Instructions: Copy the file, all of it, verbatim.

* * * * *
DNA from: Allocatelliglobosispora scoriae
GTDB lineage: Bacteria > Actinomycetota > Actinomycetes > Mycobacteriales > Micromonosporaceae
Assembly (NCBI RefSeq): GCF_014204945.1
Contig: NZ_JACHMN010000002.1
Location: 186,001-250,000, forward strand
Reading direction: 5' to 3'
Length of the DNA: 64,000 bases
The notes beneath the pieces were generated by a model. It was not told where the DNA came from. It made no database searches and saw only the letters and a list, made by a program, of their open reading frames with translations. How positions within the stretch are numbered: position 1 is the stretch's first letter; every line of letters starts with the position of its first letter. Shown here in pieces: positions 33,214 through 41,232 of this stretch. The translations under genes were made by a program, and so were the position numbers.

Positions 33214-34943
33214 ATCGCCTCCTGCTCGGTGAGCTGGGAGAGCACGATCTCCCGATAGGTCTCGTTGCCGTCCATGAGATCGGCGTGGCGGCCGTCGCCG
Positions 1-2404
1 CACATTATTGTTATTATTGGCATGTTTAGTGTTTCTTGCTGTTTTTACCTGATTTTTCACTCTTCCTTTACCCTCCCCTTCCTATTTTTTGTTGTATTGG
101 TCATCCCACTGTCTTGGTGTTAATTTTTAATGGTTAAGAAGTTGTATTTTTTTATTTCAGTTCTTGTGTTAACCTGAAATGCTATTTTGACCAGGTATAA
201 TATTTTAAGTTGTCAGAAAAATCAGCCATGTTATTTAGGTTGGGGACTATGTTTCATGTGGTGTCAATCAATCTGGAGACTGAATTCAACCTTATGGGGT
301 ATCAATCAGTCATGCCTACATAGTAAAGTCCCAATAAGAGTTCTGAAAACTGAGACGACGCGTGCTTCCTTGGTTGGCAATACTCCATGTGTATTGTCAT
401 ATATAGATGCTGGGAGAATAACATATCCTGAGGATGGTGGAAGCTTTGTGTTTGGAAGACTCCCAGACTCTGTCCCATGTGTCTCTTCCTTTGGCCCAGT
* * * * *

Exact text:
DNA from: Allocatelliglobosispora scoriae
GTDB lineage: Bacteria > Actinomycetota > Actinomycetes > Mycobacteriales > Micromonosporaceae
Assembly (NCBI RefSeq): GCF_014204945.1
Contig: NZ_JACHMN010000002.1
Location: 186,001-250,000, forward strand
Reading direction: 5' to 3'
Length of the DNA: 64,000 bases
The notes beneath the pieces were generated by a model. It was not told where the DNA came from. It made no database searches and saw only the letters and a list, made by a program, of their open reading frames with translations. How positions within the stretch are numbered: position 1 is the stretch's first letter; every line of letters starts with the position of its first letter. Shown here in pieces: positions 33,214 through 41,232 of this stretch. The translations under genes were made by a program, and so were the position numbers.

Positions 33214-34943
33214 ATCGCCTCCTGCTCGGTGAGCTGGGAGAGCACGATCTCCCGATAGGTCTCGTTGCCGTCCATGAGATCGGCGTGGCGGCCGTCGCCG
Positions 1-2404
1 CACATTATTGTTATTATTGGCATGTTTAGTGTTTCTTGCTGTTTTTACCTGATTTTTCACTCTTCCTTTACCCTCCCCTTCCTATTTTTTGTTGTATTGG
101 TCATCCCACTGTCTTGGTGTTAATTTTTAATGGTTAAGAAGTTGTATTTTTTTATTTCAGTTCTTGTGTTAACCTGAAATGCTATTTTGACCAGGTATAA
201 TATTTTAAGTTGTCAGAAAAATCAGCCATGTTATTTAGGTTGGGGACTATGTTTCATGTGGTGTCAATCAATCTGGAGACTGAATTCAACCTTATGGGGT
301 ATCAATCAGTCATGCCTACATAGTAAAGTCCCAATAAGAGTTCTGAAAACTGAGACGACGCGTGCTTCCTTGGTTGGCAATACTCCATGTGTATTGTCAT
401 ATATAGATGCTGGGAGAATAACATATCCTGAGGATGGTGGAAGCTTTGTGTTTGGAAGACTCCCAGACTCTGTCCCATGTGTCTCTTCCTTTGGCCCAGT